In the late aughts, the D.C. dance revolution was in full swing with a handful of monthly parties, each with its own gimmick. While Nouveau Riche did neon electro-house and Kids stuck to malt-liquor-fueled ’90s hip-hop, the funk-soul brothers of Fatback focused on the groove: disco, boogie, house, R&B — anything along the Kool & the Gang-Kraftwerk continuum. The formula (if you could call it one) worked, as Fatback electrified dance floors all along the U Street corridor before hanging up their turntables in 2013. But like everything in the era of reunions and reboots, Fatback is back to celebrate its 10th anniversary. April 7 at 9 p.m. at Ten Tigers. $5.
When he was 19, Colter Wall established his outlaw-country bona fides with “Sleeping on the Blacktop,” a bluesy country stomper that came alive with lyrics like, “High heel lady spitting at the Nickajack / Business man with a needle and a spoon / Coyote chewing on a cigarette / Pack o’ young boys going howlin’ at the moon.” Two years later, on his self-titled debut album, his voice had aged a lifetime, into a rich baritone reminiscent of Johnny Cash and more befitting his world-weary songs. Produced by Nashville super producer Dave Cobb, the album is as somber as Wall himself, who sings, “My whole damn life’s just a codeine dream.” April 7 at 7 p.m. at U Street Music Hall. Sold out.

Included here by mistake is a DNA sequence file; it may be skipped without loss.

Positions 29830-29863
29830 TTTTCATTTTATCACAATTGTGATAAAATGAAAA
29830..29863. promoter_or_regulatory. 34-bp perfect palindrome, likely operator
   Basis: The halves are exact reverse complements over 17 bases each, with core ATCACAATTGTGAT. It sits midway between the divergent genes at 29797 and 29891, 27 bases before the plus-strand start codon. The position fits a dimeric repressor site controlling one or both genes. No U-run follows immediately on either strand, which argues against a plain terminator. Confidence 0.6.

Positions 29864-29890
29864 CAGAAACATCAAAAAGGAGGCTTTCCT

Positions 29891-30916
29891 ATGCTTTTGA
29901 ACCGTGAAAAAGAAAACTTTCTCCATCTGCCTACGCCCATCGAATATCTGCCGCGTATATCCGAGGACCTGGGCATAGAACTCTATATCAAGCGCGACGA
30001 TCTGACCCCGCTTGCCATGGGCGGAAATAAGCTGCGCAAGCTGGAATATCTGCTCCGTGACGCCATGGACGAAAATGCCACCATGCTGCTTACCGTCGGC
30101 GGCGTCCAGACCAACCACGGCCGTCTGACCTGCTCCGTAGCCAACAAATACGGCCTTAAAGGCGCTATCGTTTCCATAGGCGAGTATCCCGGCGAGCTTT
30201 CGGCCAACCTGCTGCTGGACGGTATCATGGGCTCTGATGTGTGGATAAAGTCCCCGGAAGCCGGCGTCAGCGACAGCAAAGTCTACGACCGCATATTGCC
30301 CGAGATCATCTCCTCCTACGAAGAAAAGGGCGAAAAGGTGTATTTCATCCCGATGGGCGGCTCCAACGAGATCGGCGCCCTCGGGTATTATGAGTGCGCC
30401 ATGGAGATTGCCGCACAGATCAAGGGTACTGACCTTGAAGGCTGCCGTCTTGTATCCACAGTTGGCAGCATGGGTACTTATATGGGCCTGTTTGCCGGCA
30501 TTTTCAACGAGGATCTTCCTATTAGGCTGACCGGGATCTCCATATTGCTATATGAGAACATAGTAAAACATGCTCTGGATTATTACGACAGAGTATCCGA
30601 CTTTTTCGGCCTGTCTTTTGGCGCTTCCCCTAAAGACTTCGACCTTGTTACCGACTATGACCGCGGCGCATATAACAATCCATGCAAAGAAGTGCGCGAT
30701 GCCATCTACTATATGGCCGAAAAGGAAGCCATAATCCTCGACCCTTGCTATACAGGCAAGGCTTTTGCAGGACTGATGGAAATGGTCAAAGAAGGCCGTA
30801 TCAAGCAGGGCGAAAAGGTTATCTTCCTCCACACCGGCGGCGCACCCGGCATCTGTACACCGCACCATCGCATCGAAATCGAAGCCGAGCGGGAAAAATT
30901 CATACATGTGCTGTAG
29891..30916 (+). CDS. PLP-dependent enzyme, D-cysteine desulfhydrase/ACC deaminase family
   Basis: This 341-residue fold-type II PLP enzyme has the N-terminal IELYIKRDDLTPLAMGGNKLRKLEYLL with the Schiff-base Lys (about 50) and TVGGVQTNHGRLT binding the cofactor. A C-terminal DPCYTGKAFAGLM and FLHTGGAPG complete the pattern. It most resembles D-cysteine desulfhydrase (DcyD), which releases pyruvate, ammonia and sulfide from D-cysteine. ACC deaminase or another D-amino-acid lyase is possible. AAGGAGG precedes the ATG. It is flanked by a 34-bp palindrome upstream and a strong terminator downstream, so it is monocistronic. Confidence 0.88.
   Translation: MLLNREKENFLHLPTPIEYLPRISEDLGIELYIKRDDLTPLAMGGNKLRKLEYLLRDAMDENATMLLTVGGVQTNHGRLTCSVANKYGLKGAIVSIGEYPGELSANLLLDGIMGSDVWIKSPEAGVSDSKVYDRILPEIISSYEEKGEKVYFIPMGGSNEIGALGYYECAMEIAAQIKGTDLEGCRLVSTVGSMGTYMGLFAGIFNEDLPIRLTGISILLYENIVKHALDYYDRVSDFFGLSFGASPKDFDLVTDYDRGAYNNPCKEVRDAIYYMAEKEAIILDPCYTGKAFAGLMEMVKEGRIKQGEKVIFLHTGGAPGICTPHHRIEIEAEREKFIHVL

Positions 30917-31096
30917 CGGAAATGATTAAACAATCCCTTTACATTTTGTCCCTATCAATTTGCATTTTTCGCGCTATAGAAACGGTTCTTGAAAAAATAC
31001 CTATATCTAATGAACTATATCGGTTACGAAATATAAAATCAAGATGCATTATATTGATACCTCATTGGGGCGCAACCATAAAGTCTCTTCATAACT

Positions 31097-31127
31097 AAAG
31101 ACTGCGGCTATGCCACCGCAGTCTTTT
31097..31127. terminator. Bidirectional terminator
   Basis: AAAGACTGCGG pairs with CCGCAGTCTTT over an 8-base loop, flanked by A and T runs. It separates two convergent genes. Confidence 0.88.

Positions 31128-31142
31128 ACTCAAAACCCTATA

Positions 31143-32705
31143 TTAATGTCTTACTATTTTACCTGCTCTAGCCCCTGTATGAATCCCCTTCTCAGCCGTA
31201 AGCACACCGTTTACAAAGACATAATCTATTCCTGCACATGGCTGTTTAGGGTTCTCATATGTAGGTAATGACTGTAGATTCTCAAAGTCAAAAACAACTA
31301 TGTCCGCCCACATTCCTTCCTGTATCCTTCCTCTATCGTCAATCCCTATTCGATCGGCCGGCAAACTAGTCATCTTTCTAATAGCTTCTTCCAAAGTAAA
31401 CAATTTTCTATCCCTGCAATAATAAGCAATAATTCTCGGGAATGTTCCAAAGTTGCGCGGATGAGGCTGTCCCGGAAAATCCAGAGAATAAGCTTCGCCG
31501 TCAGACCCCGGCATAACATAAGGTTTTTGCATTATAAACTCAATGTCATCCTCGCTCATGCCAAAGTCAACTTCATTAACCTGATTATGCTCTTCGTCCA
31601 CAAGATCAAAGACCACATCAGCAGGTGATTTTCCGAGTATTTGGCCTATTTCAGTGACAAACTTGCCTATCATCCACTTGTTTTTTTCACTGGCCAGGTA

While most of his Southern rap contemporaries are using their voices like percussion and synthesizers, Houston’s Maxo Kream uses his to continue hip-hop’s storytelling tradition — specifically, the one started by gangsta rappers like hometown hero Scarface. Kream’s rapid-fire lyrics are littered with guns and drugs, but there are people, too — family, friends and neighbors portrayed in vivid, true-to-life detail that is richer than stereotypes about “hookers, strippers, crackheads, robbers, trappers, all in public housing,” as he raps on “Grannies.” On his new album, “Punken,” Kream is at his best when he trains his sight on himself, taking “write what you know” advice to heart. April 11 at 8 p.m. at Songbyrd Music Hall. $18-$20.
In 1995, D.C. rapper Nonchalant scored a Billboard hit with “5 O’Clock,” a song about the ills of life on the corner on which she rapped about being “a black woman trying to get through to the few, so you can lead the next crew.” Although that socially conscious attitude illuminated “Until The Day,” beyond “5 O’Clock,” the album didn’t make much of a splash. But after getting into DJing several years ago, Nonchalant is picking up the microphone again, and for a good cause: raising funds for charity on “The NonProphet Tour,” for which he has teamed with D.C. hip-hop veteran Enoch 7th Prophet. April 12 at 8 p.m. at Songbyrd Music Hall. $15.